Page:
I still find it confusing inside which is how I found myself next to some small water features in a corner on a lower level that I am certain that I had not see before.

The large water feature I see every time, though this is a place where it is especially hard to avoid people. And children. The water can be appreciate from several angles and I took this picture from the ramp that bisects the water as it takes you between the two levels.


The waterlillies are always impressive in their roundness and I like the way that the straight lines from the reflections of the roof challenge that orthodoxy.

A similar contrast can be found in one of the small rooms that cluster in the north-east corner.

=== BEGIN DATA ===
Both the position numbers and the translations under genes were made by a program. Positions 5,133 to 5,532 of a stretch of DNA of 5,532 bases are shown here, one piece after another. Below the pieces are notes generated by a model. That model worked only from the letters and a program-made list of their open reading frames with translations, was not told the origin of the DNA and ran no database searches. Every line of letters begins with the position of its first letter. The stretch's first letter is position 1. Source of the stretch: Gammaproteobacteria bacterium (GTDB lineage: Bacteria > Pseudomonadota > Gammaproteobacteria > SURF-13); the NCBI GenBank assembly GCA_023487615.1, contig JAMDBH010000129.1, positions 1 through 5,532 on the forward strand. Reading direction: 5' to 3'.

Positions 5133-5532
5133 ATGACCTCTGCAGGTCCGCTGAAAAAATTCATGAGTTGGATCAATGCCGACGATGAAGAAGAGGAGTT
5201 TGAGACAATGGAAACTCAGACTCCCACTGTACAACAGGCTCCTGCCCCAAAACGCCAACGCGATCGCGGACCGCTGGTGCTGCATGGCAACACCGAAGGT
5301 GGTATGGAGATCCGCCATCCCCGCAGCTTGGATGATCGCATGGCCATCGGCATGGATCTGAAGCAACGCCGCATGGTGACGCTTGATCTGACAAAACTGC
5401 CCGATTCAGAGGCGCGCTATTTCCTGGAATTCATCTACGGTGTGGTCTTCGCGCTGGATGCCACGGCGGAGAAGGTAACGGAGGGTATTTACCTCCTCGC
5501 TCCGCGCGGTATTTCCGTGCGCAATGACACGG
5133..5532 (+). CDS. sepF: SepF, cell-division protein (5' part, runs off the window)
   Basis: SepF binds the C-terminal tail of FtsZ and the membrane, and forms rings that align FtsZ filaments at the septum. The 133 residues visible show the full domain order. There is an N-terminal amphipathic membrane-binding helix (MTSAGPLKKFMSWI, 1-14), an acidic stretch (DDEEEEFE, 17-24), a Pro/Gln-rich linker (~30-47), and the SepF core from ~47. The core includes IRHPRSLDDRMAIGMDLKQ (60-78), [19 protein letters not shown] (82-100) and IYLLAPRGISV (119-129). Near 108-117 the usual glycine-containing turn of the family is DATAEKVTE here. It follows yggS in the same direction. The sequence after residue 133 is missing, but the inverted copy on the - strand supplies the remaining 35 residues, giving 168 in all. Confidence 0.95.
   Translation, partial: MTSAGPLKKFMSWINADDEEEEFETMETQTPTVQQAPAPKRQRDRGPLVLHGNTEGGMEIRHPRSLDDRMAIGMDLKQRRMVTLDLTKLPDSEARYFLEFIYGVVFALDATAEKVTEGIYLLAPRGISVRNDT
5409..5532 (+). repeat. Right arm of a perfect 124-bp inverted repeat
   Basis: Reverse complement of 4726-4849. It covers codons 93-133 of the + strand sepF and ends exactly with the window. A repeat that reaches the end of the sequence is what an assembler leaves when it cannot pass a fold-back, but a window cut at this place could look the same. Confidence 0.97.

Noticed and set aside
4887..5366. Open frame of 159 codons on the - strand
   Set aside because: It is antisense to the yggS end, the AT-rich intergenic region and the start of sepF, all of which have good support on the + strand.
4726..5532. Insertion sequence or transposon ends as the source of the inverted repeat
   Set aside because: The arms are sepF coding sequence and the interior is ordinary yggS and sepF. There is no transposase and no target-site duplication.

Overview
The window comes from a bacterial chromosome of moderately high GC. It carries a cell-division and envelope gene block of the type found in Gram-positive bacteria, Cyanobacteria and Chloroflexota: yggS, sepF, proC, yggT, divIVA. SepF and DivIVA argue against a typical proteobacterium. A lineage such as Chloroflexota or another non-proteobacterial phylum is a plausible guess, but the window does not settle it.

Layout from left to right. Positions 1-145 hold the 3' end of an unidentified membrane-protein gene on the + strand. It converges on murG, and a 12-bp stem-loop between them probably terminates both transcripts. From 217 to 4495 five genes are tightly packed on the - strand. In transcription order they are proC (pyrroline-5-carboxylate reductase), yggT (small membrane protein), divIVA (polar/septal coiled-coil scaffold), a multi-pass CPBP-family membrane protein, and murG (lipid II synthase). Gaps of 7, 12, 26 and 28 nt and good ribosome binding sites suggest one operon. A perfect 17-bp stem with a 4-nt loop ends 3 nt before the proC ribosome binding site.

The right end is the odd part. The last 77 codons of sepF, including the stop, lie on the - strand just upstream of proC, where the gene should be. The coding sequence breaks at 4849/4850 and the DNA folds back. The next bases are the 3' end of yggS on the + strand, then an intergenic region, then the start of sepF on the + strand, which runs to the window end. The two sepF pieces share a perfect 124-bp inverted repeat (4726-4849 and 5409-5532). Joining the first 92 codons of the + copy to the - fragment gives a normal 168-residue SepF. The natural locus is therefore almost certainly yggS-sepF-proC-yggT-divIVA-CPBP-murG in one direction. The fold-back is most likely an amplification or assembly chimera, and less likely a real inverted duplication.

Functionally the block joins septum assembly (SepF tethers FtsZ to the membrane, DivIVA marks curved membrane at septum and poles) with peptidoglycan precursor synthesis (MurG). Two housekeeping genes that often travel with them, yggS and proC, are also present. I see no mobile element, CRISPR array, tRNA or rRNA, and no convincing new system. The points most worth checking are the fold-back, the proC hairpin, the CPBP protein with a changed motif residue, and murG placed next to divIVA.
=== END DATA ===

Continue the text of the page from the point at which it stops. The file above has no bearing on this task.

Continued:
There is no roundness here but the bold straight lines of these plants burst from points whereas the construction has parallel lines and squares.

I was pleasantly surprised at how many of the orchids in the greenhouse were in flower providing unusual colours for the season.

A reminder that this greenhouse comes into its own early in the year when the orchids are in full strength.

Elsewhere bananas were thriving and other large leafed plants had take advantage of the reduced number of visitors to try and reclaim some of the walkways by shooting across them.

Venturing outside again via the east exit I headed to the grass garden nearby and I hope that this picture shows why.


The variety and profusion of grasses here is a joy. They look like a crowd at a concert or in a night club having a marvellous time swinging to the music borne by the wind.

13 December 2011

Dark London